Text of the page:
Joe is definitely the points and miles person in our family. Me, I enjoy the benefits of his hobby but really don’t care about which plane is newer, bigger and better, how many cents a point is worth at any given moment, or what hotel gives you feather pillows and a personal concierge. As long as we get from Point A to Point B in a reasonable amount of time, and as long as our room is clean and relatively quiet, I’m good.
However if there’s one thing I’ve gotten really good at for all these trips to all these different places, it’s how and what to pack. For those of you who travel a lot, you probably already know all the ins and outs of this stuff. But for those of you who only go out of town here and there, here are some things to consider:
What Not To Bring With You
- Hairdryer. I’ve been to 2-star hotels and I’ve been to fancy shmancy ones. I’ve been to places around the world. Nowadays just about every hotel has a hair dryer in the room (if you want to double check, you can always call or email the hotel before you go). Hair dryers can take up a lot of space and weight in your luggage – why bring one if you don’t have to?
- Workout clothes. I’ll be perfectly honest…I’ve brought ‘em with me many times and I have yet to ever use ‘em on vacation. Now granted, your mileage may vary (you see what I did there?), but I bet you won’t use ‘em either, so just don’t bring ‘em ;-).
What To Bring In Your Carry On
- All of your prescription medication (and if you’re going out of the country, all of your over-the-counter stuff, too, cuz they may not carry your Advil or Imodium where you’re going, or the box may be written in a language you don’t understand). This goes for any medical devices you use, as well. The last thing you want is to not have your meds or CPAP machine because they’re in your checked luggage that mistakenly got sent to the Congo (EWO) while you and your carry on arrived as scheduled at Newark (EWR). By the way, click here to learn how to prepare for airport security when flying with medications.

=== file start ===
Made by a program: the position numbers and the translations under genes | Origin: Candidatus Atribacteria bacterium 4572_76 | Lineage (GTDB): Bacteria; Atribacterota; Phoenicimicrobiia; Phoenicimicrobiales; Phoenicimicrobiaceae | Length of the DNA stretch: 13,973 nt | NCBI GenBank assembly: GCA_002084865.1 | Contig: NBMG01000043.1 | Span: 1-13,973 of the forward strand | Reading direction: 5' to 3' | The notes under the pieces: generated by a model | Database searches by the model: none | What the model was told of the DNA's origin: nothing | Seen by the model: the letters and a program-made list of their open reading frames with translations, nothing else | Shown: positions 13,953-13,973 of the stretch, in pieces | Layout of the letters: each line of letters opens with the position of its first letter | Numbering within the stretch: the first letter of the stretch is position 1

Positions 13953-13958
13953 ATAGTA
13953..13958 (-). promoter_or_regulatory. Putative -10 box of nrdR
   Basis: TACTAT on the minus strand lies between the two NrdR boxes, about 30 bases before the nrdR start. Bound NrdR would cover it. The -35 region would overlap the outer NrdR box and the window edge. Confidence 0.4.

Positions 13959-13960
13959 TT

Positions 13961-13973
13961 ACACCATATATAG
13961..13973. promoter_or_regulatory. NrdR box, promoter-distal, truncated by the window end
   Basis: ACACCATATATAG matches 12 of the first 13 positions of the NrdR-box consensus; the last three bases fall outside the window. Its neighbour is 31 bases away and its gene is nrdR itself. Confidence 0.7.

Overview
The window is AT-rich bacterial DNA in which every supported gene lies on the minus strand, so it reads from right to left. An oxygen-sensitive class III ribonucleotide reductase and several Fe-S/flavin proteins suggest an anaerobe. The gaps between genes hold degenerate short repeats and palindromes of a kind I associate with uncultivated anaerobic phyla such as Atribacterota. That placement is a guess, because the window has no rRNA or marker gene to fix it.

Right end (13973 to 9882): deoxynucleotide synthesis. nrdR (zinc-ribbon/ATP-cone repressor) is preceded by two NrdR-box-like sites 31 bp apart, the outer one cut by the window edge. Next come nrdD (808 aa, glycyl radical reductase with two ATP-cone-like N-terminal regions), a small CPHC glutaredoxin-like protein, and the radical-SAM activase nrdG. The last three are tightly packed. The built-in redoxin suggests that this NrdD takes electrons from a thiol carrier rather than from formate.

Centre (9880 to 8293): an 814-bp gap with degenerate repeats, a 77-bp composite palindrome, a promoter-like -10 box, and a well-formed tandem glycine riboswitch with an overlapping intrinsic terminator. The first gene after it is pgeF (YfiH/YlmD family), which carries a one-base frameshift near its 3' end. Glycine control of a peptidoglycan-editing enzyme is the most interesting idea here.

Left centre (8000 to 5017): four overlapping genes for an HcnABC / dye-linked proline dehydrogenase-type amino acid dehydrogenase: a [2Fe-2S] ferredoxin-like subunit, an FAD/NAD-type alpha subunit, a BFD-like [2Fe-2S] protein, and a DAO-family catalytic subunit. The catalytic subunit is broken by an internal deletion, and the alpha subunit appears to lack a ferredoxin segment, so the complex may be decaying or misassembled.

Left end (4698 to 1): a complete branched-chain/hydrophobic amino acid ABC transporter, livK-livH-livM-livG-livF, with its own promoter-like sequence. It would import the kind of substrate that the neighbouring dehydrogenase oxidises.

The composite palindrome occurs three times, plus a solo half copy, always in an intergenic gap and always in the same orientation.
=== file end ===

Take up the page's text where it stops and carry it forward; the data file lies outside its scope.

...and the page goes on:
- A full day’s worth of clothing & supplies. Again, if your luggage gets lost, you want to have everything you’ll need for the next 24 hours. Your mileage may vary but for me that means PJs, a full set of clothes (including a coat or jacket if I’m going to different climate), a bathing suit if I’m planning to go in the pool or to the beach the next day, my toiletries, chargers for my phone, iPad (with adapters and converters if I’m going out of the country), etc. And yep, I’m saying this from personal experience.
- Our reader J.K. recommends bringing a fully charged power bank for your phone. If you and your carry-on are delayed somewhere and you don’t have access to power, you’re going to want to be able to charge your phone if needed. I wholeheartedly agree!
Tricks of The Trade (things to consider bringing that you may not think of)
- Night light for the bathroom (I have a small LED one so I don’t have to worry about a glass lightbulb breaking).